Retrospective Study
Copyright ©The Author(s) 2021. Published by Baishideng Publishing Group Inc. All rights reserved.
World J Methodol. Nov 20, 2021; 11(6): 294-301
Published online Nov 20, 2021. doi: 10.5662/wjm.v11.i6.294
Comparison of indirect immunofluorescence and western blot method in the diagnosis of hantavirus infections
Tatjana Vilibic-Cavlek, Ljubo Barbic, Vladimir Stevanovic, Vladimir Savic, Anna Mrzljak, Maja Bogdanic, Irena Tabain
Tatjana Vilibic-Cavlek, Anna Mrzljak, School of Medicine, University of Zagreb, Zagreb 10000, Croatia
Tatjana Vilibic-Cavlek, Maja Bogdanic, Irena Tabain, Department of Virology, Croatian Institute of Public Health, Zagreb 10000, Croatia
Ljubo Barbic, Vladimir Stevanovic, Department of Microbiology and Infectious Diseases with Clinic, Faculty of Veterinary Medicine, University of Zagreb, Zagreb 10000, Croatia
Vladimir Savic, Poultry Centre, Croatian Veterinary Institute, Zagreb 10000, Croatia
Anna Mrzljak, Department of Gastroenterology and Hepatology, University Hospital Zagreb, Zagreb 10000, Croatia
Author contributions: Vilibic-Cavlek T made contributions to the conception and design of the study and was involved in drafting and revising the manuscript; Stevanovic V, Savic V, Mrzljak A, and Bogdanic M were involved in collecting data and drafting and writing the manuscript; Barbic L and Tabain I revised the manuscript critically; All authors read and approved the final manuscript.
Institutional review board statement: The study was approved by the Ethics Committee of the Croatian Institute of Public Health, No. 030-02/17-10/1.
Informed consent statement: All study participants or their legal guardian provided informed written consent about personal and medical data collection prior to study enrolment.
Conflict-of-interest statement: All authors declare no conflict of interest.
Data sharing statement: No sharing data.
Open-Access: This article is an open-access article that was selected by an in-house editor and fully peer-reviewed by external reviewers. It is distributed in accordance with the Creative Commons Attribution NonCommercial (CC BY-NC 4.0) license, which permits others to distribute, remix, adapt, build upon this work non-commercially, and license their derivative works on different terms, provided the original work is properly cited and the use is non-commercial. See:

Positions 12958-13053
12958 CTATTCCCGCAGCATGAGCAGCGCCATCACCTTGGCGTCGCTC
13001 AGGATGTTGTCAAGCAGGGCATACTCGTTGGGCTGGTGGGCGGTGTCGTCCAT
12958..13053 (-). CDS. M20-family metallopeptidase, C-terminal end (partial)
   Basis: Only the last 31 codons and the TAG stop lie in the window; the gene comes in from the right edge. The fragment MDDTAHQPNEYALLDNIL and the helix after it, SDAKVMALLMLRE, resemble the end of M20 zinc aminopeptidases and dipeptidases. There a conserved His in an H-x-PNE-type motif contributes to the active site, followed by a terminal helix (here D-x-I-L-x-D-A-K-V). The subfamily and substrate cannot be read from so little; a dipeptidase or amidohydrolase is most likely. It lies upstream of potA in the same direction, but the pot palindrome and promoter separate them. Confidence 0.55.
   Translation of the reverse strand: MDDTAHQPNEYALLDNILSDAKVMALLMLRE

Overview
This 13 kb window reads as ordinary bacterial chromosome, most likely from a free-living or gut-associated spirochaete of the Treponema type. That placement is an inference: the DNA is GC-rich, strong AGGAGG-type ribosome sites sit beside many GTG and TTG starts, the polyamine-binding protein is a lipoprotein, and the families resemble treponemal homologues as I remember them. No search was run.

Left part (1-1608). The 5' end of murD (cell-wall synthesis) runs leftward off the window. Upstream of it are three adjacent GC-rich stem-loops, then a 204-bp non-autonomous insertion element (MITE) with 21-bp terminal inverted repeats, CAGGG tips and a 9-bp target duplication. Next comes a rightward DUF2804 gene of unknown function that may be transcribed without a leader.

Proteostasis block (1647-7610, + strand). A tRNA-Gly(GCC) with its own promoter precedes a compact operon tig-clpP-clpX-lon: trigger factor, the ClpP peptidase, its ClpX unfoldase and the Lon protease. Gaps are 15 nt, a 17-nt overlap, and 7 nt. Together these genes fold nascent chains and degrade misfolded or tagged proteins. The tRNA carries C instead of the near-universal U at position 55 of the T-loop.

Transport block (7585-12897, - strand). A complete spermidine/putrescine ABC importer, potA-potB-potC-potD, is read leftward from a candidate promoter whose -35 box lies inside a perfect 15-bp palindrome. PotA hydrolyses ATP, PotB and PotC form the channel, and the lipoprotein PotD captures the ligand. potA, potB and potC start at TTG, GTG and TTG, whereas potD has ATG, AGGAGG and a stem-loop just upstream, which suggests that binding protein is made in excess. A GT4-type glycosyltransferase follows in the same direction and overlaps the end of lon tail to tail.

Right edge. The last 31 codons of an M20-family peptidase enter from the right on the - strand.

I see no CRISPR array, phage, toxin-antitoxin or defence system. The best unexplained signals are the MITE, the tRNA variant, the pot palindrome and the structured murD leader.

Corresponding author: Tatjana Vilibic-Cavlek, MD, PhD, Associate Professor, Department of Virology, Croatian Institute of Public Health, Rockefellerova 12, Zagreb 10000, Croatia.
Received: January 2, 2021
Peer-review started: January 2, 2021
First decision: July 8, 2021
Revised: July 16, 2021
Accepted: August 31, 2021
Article in press: August 31, 2021
Published online: November 20, 2021
Research background

The cross-reactivity among hantaviruses often complicates the interpretation of serology results, especially in areas where different hantaviruses co-circulate.

Research motivation

Data on the comparison of different serologic methods in the diagnosis of hantaviruses are scarce.

Research objectives

This study aimed to analyze the diagnostic value of indirect immunofluorescence (IFA) and western blot (WB) methods in diagnosing hantavirus infections.

Research methods

A commercial IFA was used to detect immunoglobulin M (IgM)/immunoglobulin G (IgG) antibodies to the most common orthohantaviruses: Puumala (PUUV), Dobrava (DOBV), Hantaan (HTNV), Seoul (SEOV), and Saaremaa (SAAV). Cross-reactive samples were additionally tested by a commercial WB using PUUV, DOBV, and HTNV antigens.

Research results

Using IFA, 49.5% of acute-phase serum samples reacted only with the homologous PUUV antigen, while in 50.5% samples, cross-reactive IgM and/or IgG antibodies were found. PUUV IgM/IgG antibodies cross-reacted with HTNV (12.3%/31.5%), SEOV (7.5%/17.8%), DOBV (5.4%/28.1%), and SAAV (4.8%/15.7%). Both DOBV IgM and IgG antibodies were broadly reactive with HTNV (76.2%/95.2%), SAAV (80.9%/83.3%), and SEOV (78.6%/85.7%) and moderate with PUUV (28.5%/38.1%). Using a WB, serotyping was successful in 89.5% cross-reactive samples.

Research conclusions

WB seems to be more specific than IFA, confirming hantavirus serotype in the majority of cross-reactive samples detected by IFA.

Research perspectives

Further studies on a large sample caused by different hantavirus serotypes are needed.